Today the Relays and I went to watch City of Ember as part of their ongoing discipleship programme (we have a 'culture day' once a term in Relay supervision time). It was the first time that any of them had been encouraged to 'think Christianly' about a film.
We based our discussion afterwards on some of Ted Turnau's suggested questions. I think they're really useful:
1. What was your immediate reaction to the film at its close?
2. What's the story?
3. What sort of 'world' has the film-maker asked me to enter?
(a) What counts as good or bad or beautiful or evil or unacceptable in this world? What makes relationships in this world work or fail?
(b) How has the film-maker built up this world?
- How does the movie's first shot introduce the world? How does the last shot leave us with a lasting impression?
- What were the recurring images or visual motifs?
- What patterns were there in the dialogue? How did characters interact? Were there words or phrases that were repeated?
- How does the film use music to guide you to know how to respond?
- How do characters grow and learn and change? (this is known as a 'character arc' and is a good pointer towards the message that the film maker is seeking to make)
5. What’s false, ugly and perverse? Where does the movie lie? Film worlds are a mixture of grace and manipulation, truth and lies. A film's lies will betray where its root idolatry is. (Often there is a direct relationship between where common grace is strongest and idolatry e.g. a chick flick celebrates romance, but often presents it as the one thing to live for).
6. How does the gospel apply (or give an answer)? (the gospel provides real answers to desires).
As it goes, we had a great discussion about City of Ember. It's an enjoyable film that has much truth in it: it speaks of how political power can corrupt, and of how religion, banality and busyness can often prevent communities from tackling their problems. Free thinking away from the control of governmental institutions is commended, and there is a real desire for humans to truly engage with the problems around them.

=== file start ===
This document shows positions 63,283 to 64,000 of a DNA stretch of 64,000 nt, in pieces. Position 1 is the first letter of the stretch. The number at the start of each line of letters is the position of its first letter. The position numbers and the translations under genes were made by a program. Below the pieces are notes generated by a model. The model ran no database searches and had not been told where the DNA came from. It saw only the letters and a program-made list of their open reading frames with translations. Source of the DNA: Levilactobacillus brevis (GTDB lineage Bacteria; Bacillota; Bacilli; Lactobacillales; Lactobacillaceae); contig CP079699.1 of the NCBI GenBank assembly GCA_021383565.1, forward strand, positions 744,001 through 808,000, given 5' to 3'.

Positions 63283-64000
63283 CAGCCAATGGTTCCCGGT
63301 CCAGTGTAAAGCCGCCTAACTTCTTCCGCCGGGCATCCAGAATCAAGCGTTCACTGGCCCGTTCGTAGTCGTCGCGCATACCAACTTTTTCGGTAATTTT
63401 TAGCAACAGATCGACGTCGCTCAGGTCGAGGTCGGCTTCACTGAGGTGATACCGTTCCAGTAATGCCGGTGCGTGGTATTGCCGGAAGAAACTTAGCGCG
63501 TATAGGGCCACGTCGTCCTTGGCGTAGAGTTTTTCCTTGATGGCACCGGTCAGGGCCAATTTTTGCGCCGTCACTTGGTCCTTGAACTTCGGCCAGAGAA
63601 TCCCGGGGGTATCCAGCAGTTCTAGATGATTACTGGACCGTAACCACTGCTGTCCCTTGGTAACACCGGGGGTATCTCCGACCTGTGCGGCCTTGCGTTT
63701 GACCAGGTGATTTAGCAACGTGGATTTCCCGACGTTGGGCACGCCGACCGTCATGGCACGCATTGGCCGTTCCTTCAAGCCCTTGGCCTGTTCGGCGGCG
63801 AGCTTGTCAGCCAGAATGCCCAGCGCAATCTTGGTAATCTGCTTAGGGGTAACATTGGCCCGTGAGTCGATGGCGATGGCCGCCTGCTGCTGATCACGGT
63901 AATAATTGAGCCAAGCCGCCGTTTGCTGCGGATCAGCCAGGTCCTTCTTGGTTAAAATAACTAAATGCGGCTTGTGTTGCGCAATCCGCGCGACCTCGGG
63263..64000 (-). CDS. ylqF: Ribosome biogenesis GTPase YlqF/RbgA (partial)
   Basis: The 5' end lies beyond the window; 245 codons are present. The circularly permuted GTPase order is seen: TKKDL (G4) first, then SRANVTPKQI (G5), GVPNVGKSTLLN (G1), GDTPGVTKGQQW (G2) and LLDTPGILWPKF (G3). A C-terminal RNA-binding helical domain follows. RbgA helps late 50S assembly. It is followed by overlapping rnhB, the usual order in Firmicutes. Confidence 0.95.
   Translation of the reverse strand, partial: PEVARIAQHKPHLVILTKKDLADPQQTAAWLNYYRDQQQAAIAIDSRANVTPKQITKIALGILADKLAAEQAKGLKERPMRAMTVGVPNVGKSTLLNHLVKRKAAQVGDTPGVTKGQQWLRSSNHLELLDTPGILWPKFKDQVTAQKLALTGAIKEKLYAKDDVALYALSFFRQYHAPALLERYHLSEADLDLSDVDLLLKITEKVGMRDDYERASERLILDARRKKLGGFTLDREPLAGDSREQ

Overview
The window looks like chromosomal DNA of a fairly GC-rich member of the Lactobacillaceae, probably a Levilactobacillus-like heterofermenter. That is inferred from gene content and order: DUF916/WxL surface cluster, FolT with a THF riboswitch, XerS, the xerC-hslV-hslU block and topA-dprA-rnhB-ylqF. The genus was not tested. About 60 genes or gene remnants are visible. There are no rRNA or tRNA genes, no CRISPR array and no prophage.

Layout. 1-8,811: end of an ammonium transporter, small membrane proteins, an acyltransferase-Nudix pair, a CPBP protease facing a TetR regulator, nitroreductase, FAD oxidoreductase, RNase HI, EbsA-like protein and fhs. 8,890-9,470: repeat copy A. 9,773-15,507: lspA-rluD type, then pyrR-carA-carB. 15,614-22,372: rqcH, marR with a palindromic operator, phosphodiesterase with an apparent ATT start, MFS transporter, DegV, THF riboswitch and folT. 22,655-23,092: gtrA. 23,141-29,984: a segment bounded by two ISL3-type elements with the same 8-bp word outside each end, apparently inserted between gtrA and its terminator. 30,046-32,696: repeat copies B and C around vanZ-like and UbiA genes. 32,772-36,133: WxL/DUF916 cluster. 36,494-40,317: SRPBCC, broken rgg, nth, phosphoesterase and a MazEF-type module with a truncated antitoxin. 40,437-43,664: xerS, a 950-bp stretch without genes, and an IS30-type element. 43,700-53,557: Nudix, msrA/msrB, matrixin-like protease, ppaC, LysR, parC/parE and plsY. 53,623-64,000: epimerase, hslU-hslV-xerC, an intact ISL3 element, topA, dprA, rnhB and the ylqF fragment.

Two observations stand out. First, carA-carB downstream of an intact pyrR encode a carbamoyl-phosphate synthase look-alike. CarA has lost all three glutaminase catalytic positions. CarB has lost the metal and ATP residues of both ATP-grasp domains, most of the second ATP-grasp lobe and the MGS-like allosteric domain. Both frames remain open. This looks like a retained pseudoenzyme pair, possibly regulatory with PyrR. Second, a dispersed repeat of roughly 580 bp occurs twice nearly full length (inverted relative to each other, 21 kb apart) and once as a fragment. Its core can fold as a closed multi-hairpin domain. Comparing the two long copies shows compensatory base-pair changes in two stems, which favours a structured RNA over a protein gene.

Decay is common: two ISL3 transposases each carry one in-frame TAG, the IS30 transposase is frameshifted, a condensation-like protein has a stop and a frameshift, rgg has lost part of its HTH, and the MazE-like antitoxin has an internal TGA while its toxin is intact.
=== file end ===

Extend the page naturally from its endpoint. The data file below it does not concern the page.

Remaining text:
However, we found the solution that City of Ember commends somewhat shortcoming. Essentially human achievement is elevated, and the film implies that youthful people untainted by indoctrination would succeed in building a perfect community, if it were possible to start again on the earth. (Interestingly, the film ends in a kind of 'new creation', with the sun rising and a chance to start from scratch).
Jesus was much more radical in his diagnosis of the human condition. He knew that even if children were placed in a perfect new world, that without being born again, it would be soon ruined. The root problem - the problem of our hearts - needs to be dealt with. That is the promise of the Christian gospel: not that we refuse to engage with the problems around us (like the quasi-religious characters in the film), but that we turn to Jesus as the only one who can give us new hearts. We long for a new creation and a fresh start - but one where 'the former things have passed away'.